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Mysterious Space Seed ‘may be proof aliens are watching us and created life on Earth’

alien-seed-554074

University of Buckingham

 

Jonathan Symcox via The Mirror:

Scientists in the UK say this microscopic metal globe could be proof that aliens are watching us.

Balloons sent 27km into the stratosphere to collect debris came back with the object, no bigger than the width of a human hair.

Professor Milton Wainwright, leader of the joint study by the University of Buckingham Centre for Astrobiology and University of Sheffield, said the structure is made from titanium and vanadium metals and has a biological “gooey” substance oozing from it.

Scientists believe it could contain genetic material used to propagate alien life on Earth.

“It is a ball about the width of a human hair, which has filamentous life on the outside and a gooey biological material oozing from its centre,” he told the Daily Express website.

“We were stunned when X-ray analysis showed that the sphere is made up mainly of titanium, with a trace of vanadium.

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The 6 Grand Illusions That Keep Us Enslaved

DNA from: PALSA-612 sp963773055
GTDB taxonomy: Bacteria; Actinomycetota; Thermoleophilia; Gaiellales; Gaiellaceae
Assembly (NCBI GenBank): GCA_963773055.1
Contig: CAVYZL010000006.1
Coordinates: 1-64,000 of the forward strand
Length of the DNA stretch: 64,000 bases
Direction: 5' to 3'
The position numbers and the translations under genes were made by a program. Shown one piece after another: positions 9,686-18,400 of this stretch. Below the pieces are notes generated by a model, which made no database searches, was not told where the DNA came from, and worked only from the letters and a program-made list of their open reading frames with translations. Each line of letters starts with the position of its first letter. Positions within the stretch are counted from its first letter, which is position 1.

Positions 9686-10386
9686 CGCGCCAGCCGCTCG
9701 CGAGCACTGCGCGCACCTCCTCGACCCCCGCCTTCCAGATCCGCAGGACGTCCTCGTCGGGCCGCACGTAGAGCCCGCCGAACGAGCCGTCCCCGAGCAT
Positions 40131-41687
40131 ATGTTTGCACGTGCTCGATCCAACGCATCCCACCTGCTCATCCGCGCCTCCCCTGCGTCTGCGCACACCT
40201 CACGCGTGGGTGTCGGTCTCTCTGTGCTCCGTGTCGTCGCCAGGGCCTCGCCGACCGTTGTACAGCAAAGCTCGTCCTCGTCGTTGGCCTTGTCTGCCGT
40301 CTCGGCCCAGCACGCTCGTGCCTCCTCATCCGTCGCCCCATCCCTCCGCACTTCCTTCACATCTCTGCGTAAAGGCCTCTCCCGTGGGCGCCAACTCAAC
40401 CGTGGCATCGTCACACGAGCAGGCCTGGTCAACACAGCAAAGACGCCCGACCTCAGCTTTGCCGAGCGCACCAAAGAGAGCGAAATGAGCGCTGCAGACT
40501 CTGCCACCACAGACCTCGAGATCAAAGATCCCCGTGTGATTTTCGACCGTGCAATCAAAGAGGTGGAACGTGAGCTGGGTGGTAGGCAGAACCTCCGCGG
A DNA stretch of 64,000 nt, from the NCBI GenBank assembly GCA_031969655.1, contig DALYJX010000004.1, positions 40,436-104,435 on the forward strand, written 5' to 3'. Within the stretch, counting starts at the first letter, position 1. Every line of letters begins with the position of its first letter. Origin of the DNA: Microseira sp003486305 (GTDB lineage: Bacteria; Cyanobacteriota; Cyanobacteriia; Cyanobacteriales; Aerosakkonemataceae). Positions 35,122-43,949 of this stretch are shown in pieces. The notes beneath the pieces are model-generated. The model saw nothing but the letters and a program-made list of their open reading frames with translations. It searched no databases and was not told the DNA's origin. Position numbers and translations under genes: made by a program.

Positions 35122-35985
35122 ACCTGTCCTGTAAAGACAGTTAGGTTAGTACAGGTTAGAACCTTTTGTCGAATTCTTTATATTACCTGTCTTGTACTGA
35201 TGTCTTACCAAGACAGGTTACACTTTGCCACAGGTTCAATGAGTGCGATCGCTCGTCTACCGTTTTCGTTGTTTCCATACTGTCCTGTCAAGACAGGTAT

Via Sigmund Fraud at Waking Times:

“In prison, illusions can offer comfort.” — Nelson Mandela.

For a magician to fool his audience his deceit must go unseen, and to this end he crafts an illusion to avert attention from reality. While the audience is entranced, the deceptive act is committed, and for the fool, reality then becomes inexplicably built upon on a lie. That is, until the fool wakes up and recognizes the truth in the fact that he has been duped.

Maintaining the suspension of disbelief in the illusion, however, is often more comforting than acknowledging the magician’s secrets.

We live in a world of illusion. So many of the concerns that occupy the mind and the tasks that fill the calendar arise from planted impulses to become someone or something that we are not. This is no accident. As we are indoctrinated into this authoritarian-corporate-consumer culture that now dominates the human race, we are trained that certain aspects of our society are untouchable truths, and that particular ways of being and behaving are preferred.

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War Is the New Normal

Moyan Brenn (CC BY 2.0)

Moyan Brenn (CC BY 2.0)

Via William J. Astore at TomDispatch: